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Discussion Starter #1
I was putting in SoCal led Brake / Running LED's in Saddlebag tail lights. When I first put them in they didn't work - however - when I turned the ignition on the brake lights stayed on constantly (I have a flashing brake light). Then - when I turned the LED around the tail light worked correctly and the brake light was off - everything normal.
My question is - why was the brake light on when the tail light was not working (just one tail light not working at a time) ? It did it on each tail light as I was changing them.
 

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Some LED lights are polarity sensitive. They should work no matter which way they plug in, but some don't. I had a set once that smoked my fuse.

Posted with my Galaxy through TapaTalk
 

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LED's are polarity sensitive - they will only work when installed correctly... Your brake light coming on was probably a sneak path thru a diode or other path in the LED lights or circuit...

Les
 

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There is no real mystery to the brake light setup of the wing 7443, just a ground, +12v running (dim) and +12v brake (bright).

I got three sets of LEDs off eBay to use with EC's flasher system. One fellow sent me 7440 (one filament style) bulbs which were clearly marked dual intensity but were indeed single intensity having only two contacts. I got a refund - twice. I got another set from eBay that were clearly marked as replacements for 7443 and they arrived with the necessary four contacts but they smoked and fried my fuse instantly. After the seller tried to tell me I needed to put a resistor inline which was never mentioned in the listing, I got a refund for those. I do wish Lewis would sell a decent set of 7443 LEDs for his flasher.

So, there I was with a $40 flasher and no LEDs. Searching I found LED dual intensity that flashed all by themselves, no wires to cut and splice. They flash for a few seconds then go steady when you apply the brakes. I tried them in the trunk, but they did not work very well there because the bulbs "stand up" inside the housing and the LEDs did a dismal job. I moved them to the saddle bags where they work well enough, but still not ideal.

Putting LEDs into housings designed for incandescent bulbs is sometimes tricky and most times results are less than ideal.

If you visit this page, >CLICK ME<, I have detailed videos showing the dim trunk placement compared to the saddlebag placement, pictures and links for all that I did until I settled on my current setup shown below.

 

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LED's are polarity sensitive, LED means Light Emitting Diode and it works just like any diode, they only pass current in one direction. There are two types of LED's, Common-Cathode and Common-Anode depending on which ones you have will depend on how they are wired. In a common cathode LED the voltage/current flows into the anode and out the cathode, it is just the opposite in a common anode LED.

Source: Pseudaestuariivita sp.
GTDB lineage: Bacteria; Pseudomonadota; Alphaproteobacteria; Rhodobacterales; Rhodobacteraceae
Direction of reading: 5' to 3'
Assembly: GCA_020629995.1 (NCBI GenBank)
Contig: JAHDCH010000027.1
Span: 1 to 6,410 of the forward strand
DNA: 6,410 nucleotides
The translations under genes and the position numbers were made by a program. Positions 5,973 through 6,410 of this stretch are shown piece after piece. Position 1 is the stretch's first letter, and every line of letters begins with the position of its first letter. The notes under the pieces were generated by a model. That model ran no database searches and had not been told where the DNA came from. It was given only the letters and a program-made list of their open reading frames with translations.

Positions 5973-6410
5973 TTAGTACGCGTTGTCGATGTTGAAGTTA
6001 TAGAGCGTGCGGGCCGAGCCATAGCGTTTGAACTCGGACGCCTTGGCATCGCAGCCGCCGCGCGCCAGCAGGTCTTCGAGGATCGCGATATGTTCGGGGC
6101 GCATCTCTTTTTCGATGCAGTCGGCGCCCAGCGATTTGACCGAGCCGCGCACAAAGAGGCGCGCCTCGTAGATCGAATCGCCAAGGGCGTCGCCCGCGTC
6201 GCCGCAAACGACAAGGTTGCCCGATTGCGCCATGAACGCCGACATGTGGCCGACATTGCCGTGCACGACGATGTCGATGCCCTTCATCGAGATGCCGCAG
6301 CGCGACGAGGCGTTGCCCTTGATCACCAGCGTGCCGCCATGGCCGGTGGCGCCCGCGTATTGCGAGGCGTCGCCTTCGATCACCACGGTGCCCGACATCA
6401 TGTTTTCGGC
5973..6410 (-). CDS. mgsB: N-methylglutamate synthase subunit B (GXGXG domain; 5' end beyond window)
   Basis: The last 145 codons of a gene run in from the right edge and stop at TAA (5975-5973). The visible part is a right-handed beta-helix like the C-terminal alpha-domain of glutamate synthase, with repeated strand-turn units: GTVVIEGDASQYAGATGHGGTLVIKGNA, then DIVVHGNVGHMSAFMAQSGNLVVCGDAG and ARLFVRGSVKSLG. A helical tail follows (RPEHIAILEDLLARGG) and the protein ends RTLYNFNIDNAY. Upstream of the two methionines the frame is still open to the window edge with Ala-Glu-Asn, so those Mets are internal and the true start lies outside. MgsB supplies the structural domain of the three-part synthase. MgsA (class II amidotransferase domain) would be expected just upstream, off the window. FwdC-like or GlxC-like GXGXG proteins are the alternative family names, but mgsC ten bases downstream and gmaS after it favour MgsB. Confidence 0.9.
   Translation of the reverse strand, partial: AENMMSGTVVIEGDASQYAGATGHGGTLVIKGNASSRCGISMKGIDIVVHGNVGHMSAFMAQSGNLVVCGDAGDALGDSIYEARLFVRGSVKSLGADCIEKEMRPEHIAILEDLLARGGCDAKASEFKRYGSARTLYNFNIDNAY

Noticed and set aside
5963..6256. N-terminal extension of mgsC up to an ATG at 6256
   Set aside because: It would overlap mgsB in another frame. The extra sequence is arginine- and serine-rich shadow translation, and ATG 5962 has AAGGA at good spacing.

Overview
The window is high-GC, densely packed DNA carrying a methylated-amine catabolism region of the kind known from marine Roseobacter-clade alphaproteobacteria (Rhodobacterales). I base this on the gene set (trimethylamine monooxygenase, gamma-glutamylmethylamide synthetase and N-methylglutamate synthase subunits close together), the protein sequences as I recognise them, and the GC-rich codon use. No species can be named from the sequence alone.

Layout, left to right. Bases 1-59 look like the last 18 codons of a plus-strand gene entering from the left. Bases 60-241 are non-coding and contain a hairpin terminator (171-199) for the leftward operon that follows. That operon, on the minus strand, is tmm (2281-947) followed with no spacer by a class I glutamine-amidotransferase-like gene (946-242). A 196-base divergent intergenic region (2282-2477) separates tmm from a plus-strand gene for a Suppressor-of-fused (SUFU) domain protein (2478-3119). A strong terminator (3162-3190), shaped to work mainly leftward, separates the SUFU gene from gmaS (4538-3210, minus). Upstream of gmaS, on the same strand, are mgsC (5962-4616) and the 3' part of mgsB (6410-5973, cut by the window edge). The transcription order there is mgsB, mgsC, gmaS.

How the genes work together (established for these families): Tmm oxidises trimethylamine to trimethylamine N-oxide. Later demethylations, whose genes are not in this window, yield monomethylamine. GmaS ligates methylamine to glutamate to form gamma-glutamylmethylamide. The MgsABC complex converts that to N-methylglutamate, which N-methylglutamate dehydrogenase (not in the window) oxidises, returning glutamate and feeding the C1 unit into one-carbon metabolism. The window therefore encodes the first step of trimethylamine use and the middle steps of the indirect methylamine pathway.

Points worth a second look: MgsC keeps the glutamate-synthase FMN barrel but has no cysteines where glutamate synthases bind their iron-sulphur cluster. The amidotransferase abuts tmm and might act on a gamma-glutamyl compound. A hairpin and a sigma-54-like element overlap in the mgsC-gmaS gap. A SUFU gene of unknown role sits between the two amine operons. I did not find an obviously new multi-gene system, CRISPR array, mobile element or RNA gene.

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LED's are polarity sensitive, LED means Light Emitting Diode and it works just like any diode, they only pass current in one direction. There are two types of LED's, Common-Cathode and Common-Anode depending on which ones you have will depend on how they are wired. In a common cathode LED the voltage/current flows into the anode and out the cathode, it is just the opposite in a common anode LED.
Actually, common anode or common cathode is referring to how they are wired in an array. Common cathode means there's more than one diode sharing the negative/cathode lead and common anode are wired so they share the power wire or positive lead coming to them. Real current always flows from the cathode to the anode, but convention current flow is taught to help simplify how circuits work and is taught anode to cathode.
 

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Check out cruiseman he sent an email discussing how to properly install leds on a wing
method to do check out cruiseman is????

Oh, and just a PS. When you install LEDs for replacements of incandescent, you should get the LED in color and not white. IE RED for Tail/Brake and AMBER for signals.

All LEDs themselves are polarity sensitive, but in replacement LED assemblies for incandescent wedge bulbs, any LED assembly worth its salt will not care about polarity and you can plug them in either way. Some are polarity sensitive in that they won't work at all when plugged in one way so they need to be rotated 180° and re-inserted. I did have a set that fried itself and there were no markings on it indicating which way they needed to be. Both fried and I find it not too unusual that I would happen to plug both of them in backward. One reason I don't gamble, play the horses or play the lotto. When I buy a scratch off lottery card, the second I touch it the numbers change and it becomes a loser.

c'est la vie
 

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Discussion Starter #11
Still don't understand why my brake lights were on continuously when the LED's were is a particular way - and not on when they were rotated 180 degrees.
 

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Still don't understand why my brake lights were on continuously when the LED's were is a particular way - and not on when they were rotated 180 degrees.
Probably because the internal wiring of the LED assembly was feeding the tail light power to the brakelight part of the circuit. Without knowing the exact circuit they used in them, we can only speculate.
 
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